Catalogue


Documenting the documentary : close readings of documentary film and video /
edited by Barry Keith Grant and Jeannette Sloniowski.
imprint
Detroit : Wayne State University Press, c1998.
description
488 p. : ill. ; 23 cm.
ISBN
0814326390 (pbk. : alk. paper)
format(s)
Book
Holdings
More Details
imprint
Detroit : Wayne State University Press, c1998.
isbn
0814326390 (pbk. : alk. paper)
catalogue key
2231469
 
Includes bibliographical references (p. 463-470) and index.
A Look Inside
Full Text Reviews
Appeared in Choice on 1999-04:
The 1970s saw the first major wave of writing on documentary film: Erik Barnouw's Documentary: A History of the Non-Fiction Film (1974) exemplified the initial emphasis on historical surveys; Bill Nichols's Ideology and the Image (CH, Mar'82) marked a shift to theoretical approaches. Now, joining William Rothman (Documentary Film Classics, 1997), Grant and Sloniowski turn their attention to individual documentaries. This rich collection of 27 varied essays by as many scholars provides close readings of 28 films. The contributors consider canonical films like Nanook of the North, Triumph of the Will, and Night and Fog, along with more recent films that challenge and extend definitions of the form--Bill Viola's I Do Not Know What It Is I Am Like, Peter Watkins's The Journey, Billops and Hatch's Finding Christa. Many of the 20 original essays provide the first significant consideration in print of the films they confront; some of the seven reprinted essays--for example, Vivian Sobchack's on Las Hurdes and Robert Stam's on The Hour of the Furnaces--have become central statements in the discussion of these films. Many of the essays are conceptually rich; all are readable. This impressive collection, strongly recommended for students and scholars at all levels, is an important addition to scholarship on documentary film. K. S. Nolley; Willamette University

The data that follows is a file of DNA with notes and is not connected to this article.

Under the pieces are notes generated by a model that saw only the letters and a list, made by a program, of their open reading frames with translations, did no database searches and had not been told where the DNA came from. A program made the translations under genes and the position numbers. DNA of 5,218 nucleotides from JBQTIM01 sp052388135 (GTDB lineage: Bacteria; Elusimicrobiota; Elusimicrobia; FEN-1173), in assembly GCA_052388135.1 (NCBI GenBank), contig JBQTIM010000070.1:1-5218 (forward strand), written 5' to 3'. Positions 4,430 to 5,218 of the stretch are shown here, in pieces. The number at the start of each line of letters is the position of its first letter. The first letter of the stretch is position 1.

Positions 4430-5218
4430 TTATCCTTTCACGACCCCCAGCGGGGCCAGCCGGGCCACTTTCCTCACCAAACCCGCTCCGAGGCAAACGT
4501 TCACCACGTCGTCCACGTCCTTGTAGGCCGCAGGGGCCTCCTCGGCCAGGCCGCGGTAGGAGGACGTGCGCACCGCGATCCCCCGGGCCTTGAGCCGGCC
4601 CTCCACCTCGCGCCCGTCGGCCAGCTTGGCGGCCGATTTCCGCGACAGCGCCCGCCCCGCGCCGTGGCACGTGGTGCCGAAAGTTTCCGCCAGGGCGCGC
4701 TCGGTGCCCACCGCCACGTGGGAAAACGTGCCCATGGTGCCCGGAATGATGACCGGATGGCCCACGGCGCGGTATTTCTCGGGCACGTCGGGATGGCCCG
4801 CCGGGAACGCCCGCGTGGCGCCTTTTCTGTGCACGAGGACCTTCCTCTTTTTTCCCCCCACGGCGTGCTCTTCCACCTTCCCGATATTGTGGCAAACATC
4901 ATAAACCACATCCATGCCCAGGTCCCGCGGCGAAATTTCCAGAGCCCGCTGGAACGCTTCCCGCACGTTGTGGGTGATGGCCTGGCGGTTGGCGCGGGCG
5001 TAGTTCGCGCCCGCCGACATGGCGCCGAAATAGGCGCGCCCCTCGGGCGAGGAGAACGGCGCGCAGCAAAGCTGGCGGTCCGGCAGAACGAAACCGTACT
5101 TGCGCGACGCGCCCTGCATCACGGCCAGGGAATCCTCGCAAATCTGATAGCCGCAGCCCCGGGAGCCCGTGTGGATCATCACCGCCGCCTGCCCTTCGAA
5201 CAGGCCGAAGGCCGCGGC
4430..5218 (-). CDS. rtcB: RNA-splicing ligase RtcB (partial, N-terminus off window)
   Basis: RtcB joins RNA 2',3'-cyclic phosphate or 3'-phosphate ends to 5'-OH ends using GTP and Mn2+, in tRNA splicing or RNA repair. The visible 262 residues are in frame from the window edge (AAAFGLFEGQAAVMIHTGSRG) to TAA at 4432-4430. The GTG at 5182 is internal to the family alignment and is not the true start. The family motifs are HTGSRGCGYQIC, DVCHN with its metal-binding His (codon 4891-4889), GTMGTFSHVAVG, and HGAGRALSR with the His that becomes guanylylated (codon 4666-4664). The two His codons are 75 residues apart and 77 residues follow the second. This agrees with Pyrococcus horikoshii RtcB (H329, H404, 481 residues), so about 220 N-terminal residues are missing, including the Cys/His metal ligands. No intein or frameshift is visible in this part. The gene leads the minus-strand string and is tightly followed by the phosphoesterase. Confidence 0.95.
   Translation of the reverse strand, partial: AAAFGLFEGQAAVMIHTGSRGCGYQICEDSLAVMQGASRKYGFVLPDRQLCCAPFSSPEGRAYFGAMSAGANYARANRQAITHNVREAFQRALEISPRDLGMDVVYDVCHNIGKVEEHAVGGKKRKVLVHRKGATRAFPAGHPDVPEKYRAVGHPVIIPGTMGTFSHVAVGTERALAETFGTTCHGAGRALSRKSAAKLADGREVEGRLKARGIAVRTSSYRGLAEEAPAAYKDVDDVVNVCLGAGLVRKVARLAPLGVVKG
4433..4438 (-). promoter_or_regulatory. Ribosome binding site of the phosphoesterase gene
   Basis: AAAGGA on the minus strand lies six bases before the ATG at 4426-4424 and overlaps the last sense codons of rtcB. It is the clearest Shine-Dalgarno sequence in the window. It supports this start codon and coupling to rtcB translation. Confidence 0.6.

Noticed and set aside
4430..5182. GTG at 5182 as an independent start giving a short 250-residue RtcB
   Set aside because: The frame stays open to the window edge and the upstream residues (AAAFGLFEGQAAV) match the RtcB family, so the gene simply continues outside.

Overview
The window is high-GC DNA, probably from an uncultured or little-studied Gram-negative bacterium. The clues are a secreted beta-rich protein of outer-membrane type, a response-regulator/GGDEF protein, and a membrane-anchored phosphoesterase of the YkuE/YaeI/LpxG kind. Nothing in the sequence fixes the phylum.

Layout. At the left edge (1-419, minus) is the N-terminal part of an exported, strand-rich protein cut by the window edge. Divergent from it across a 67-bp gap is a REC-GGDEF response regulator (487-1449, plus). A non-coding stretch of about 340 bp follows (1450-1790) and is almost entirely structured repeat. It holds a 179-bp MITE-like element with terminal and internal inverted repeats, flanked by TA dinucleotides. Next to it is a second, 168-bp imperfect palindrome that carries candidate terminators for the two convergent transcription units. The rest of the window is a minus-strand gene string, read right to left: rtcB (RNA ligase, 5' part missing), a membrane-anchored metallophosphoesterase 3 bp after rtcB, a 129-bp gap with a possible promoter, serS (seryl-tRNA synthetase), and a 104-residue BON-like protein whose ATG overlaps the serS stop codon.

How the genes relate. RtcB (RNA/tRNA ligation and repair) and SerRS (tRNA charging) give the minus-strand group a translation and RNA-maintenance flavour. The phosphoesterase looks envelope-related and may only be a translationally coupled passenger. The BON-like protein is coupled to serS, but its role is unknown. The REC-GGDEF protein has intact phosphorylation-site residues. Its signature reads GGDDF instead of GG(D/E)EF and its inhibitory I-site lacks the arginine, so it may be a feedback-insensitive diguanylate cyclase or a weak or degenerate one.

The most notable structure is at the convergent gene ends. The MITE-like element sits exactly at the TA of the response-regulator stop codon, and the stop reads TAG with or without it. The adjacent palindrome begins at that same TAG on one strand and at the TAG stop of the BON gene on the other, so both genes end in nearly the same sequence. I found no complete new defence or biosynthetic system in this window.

Reviews
This item was reviewed in:
Choice, April 1999
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Summaries
Main Description
Documenting the Documentary features essays by 27 film scholars from a wide range of critical and theoretical perspectives. Each essay focuses on one or two important documentaries, engaging in questions surrounding ethics, ideology, politics, power, race, gender, and representation-but always in terms of how they arise out of or are involved in the reading of specific documentaries as particular textual constructions. By closely reading documentaries as rich visual works, this anthology fills a void in the critical writing on documentaries, which tends to privilege production over aesthetic pleasure. As we increasingly perceive and comprehend the world through visual media, understanding the textual strategies by which individual documentaries are organized has become critically important. Documenting the Documentary offers clear, serious, and insightful analyses of documentary films, and is a welcome balance between theory and criticism, abstract conceptualization and concrete analysis.
Unpaid Annotation